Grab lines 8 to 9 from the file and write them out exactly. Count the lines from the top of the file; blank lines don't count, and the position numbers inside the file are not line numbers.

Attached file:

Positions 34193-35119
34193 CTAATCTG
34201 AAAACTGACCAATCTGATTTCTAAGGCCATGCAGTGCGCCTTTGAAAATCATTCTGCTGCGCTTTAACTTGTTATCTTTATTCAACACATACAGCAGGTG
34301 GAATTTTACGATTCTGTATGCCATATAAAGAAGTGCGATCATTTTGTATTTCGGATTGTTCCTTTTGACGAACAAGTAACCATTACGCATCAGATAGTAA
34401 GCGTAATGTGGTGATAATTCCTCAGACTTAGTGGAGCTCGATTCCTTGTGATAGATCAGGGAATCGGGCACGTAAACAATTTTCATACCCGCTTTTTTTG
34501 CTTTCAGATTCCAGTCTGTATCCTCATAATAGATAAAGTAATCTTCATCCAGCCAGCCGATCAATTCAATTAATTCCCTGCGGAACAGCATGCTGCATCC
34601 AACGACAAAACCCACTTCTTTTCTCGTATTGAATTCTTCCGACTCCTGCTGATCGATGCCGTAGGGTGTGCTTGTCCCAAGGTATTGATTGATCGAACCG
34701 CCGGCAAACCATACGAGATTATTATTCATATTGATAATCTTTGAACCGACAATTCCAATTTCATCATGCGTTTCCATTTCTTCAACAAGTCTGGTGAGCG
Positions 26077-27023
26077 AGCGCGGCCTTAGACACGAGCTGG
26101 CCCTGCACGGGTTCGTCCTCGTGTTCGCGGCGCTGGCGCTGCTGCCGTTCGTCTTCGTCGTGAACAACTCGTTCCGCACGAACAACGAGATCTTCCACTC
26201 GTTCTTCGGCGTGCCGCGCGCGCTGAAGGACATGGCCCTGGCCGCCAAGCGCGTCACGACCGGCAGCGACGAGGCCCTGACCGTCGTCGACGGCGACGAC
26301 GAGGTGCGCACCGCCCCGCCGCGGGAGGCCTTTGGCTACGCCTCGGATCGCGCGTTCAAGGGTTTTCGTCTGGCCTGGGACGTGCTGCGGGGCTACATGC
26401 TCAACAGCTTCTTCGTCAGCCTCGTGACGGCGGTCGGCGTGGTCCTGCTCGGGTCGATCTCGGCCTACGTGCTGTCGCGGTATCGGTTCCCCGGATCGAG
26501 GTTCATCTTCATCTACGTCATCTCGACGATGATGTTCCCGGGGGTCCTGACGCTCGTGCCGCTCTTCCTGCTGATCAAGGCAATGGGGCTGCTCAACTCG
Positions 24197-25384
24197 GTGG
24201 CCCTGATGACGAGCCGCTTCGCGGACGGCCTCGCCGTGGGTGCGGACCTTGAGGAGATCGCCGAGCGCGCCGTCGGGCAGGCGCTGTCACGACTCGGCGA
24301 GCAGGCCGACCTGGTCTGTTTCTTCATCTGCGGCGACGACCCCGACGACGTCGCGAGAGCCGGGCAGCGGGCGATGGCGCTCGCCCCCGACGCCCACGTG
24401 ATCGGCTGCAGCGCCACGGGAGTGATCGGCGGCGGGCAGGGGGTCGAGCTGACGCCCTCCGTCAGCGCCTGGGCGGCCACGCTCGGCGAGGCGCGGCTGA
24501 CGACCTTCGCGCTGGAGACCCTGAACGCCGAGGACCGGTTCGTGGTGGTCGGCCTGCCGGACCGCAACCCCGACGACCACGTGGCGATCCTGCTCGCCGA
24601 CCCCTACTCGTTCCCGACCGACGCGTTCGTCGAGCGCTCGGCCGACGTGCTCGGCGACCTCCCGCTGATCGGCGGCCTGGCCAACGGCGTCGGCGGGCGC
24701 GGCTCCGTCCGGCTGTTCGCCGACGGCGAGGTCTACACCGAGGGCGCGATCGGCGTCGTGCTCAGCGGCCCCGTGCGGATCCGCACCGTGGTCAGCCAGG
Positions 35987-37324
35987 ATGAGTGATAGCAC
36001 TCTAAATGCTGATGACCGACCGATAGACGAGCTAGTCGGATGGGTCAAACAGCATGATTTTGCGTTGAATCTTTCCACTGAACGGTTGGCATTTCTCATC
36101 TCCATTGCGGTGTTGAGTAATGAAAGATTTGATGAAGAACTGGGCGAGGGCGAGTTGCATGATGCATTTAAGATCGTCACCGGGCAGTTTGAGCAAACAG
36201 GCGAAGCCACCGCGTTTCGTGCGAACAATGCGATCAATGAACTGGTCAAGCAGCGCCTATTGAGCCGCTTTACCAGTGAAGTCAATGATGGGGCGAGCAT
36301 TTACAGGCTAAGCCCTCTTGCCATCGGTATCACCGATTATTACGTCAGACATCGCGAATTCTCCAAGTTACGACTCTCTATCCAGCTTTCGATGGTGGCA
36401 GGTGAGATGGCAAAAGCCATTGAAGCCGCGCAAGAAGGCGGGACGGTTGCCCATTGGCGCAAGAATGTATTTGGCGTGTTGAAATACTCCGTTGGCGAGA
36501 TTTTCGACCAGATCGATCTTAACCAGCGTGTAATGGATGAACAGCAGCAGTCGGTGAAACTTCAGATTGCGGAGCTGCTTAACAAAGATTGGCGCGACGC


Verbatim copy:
34701 CCGGCAAACCATACGAGATTATTATTCATATTGATAATCTTTGAACCGACAATTCCAATTTCATCATGCGTTTCCATTTCTTCAACAAGTCTGGTGAGCG
Positions 26077-27023